With guest, Louder Than a Bomb poet Nate Marshall

Tuesday, October 10, 2017

Jemele Hill is right about Trump. His Columbus Day proclamation is more evidence.

Jemele Hill
ESPN's Jamele Hill is right on about Trump. He is a white supremacist and proves it over and over again every day. Her suspension is nothing more than another message sent out to black women (and men) journalists and sportscasters, from the White House and corporate media boardrooms. "Don't get too uppity or speak out too loudly against racism and injustice or you will be jobless." It's the same message that's long been sent to black athletes.

But the resistance grows.

I for one, will not watch or listen to a second of ESPN until Hill is back on the job and I encourage others to do the same and let it be known.

Claiming the "new world" for God and Spain
More evidence that Trump is a white supremacist... His proclamation that Oct. 9, 2017 is "Columbus Day". Since DT issued the proclamation with no congressional approval, and years after the verdict on Columbus had been reversed by historians and educators, he takes full ownership of it's racist content.

Trump demonstrates his white blindspot and offers his Eurocentric version of history:
The permanent arrival of Europeans to the Americas was a transformative event that undeniably and fundamentally changed the course of human history and set the stage for the development of our great Nation.  
Then come this bit of fake news:
 More than five centuries after his initial voyage, we remember the "Admiral of the Ocean Sea" for building the critical first link in the strong and enduring bond between the United States and Europe.
Of course, 500 years ago, there was no such thing as entity as Europe, nor the United States. Europe officially became Europe in 1842. Italy actually became Italy 20 years later. So, it's really a stretch to call CC an Italian or a representative of Europe building links to the U.S. Rather, he was a citizen of Genoa who sold his services to the Spanish royalty and set out to explore and plunder the land he thought was India.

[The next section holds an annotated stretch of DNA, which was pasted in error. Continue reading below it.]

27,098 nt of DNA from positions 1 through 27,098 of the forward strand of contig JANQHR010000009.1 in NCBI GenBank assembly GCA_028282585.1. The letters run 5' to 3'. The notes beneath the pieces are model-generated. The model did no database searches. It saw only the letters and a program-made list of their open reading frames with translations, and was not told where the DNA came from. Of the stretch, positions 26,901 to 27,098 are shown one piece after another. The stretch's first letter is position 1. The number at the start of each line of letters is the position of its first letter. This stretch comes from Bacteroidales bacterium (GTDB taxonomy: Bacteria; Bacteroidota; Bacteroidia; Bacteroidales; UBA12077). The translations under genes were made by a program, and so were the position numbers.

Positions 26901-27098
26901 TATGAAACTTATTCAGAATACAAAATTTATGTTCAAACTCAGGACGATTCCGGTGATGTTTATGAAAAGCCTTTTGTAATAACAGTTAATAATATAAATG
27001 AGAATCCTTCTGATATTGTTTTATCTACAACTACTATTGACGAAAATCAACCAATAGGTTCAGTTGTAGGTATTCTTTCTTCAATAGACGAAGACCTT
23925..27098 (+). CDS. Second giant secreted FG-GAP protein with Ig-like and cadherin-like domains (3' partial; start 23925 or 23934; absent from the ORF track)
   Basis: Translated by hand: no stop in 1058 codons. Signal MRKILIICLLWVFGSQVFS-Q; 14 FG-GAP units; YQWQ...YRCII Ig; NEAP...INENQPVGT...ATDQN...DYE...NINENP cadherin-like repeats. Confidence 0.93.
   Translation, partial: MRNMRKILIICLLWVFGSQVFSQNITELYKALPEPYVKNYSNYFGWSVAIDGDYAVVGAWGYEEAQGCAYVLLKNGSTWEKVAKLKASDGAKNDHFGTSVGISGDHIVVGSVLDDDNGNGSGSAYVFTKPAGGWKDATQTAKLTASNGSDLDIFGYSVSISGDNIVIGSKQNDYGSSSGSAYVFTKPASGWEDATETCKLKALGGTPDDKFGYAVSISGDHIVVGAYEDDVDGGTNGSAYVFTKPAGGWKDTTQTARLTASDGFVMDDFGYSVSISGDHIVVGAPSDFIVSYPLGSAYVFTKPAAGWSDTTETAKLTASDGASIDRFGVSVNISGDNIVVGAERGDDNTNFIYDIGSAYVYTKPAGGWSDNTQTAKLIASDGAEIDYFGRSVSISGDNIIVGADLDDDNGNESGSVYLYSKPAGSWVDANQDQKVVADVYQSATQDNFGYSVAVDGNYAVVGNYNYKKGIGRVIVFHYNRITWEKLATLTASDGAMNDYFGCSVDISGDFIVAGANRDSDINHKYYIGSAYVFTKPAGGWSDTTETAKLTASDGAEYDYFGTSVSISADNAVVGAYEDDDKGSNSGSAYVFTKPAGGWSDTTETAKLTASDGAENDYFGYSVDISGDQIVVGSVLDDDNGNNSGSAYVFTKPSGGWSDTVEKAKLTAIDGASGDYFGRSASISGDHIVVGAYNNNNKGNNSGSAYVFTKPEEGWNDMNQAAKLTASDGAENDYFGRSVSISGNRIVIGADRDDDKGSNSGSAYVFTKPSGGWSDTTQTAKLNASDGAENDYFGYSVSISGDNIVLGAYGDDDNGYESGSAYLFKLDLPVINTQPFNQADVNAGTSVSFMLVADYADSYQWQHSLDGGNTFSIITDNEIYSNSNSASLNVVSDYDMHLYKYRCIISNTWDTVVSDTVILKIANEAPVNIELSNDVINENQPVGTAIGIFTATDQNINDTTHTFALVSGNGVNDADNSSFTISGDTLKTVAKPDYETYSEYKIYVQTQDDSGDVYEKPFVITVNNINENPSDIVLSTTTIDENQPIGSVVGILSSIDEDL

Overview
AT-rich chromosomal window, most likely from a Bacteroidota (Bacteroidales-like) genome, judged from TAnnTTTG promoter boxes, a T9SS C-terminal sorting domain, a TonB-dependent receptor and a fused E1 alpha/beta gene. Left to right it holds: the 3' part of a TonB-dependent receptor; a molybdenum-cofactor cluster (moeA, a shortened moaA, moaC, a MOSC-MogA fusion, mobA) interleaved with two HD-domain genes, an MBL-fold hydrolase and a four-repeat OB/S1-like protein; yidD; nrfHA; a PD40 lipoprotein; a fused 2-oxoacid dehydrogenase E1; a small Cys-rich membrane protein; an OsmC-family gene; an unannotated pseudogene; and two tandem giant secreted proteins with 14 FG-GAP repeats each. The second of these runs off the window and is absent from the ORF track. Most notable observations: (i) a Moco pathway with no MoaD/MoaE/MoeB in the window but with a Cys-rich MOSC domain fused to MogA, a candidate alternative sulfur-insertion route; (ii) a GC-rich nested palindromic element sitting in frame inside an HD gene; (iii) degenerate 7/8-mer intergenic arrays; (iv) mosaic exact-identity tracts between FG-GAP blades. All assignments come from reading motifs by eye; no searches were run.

Here it is in his own words:
These Natives are so nice, we’d be crazy not to enslave them! This excerpt from Columbus’ diary describes the Arawak people who greeted him and his men:
They … brought us parrots and balls of cotton and spears and many other things, which they exchanged for the glass beads and hawks’ bells. They willingly traded everything they owned… . They were well-built, with good bodies and handsome features…. They do not bear arms, and do not know them, for I showed them a sword, they took it by the edge and cut themselves out of ignorance. They have no iron. Their spears are made of cane… . They would make fine servants…. With fifty men we could subjugate them all and make them do whatever we want.
The history of his brutality towards the indigenous people he "discovered" did indeed "change the course of history". But unfortunately, it set the stage for the wave of colonialism, the slave trade and genocides that would come to characterize European intervention in the "new world". Not a change we should be celebrating.

Jemele Hill is right.

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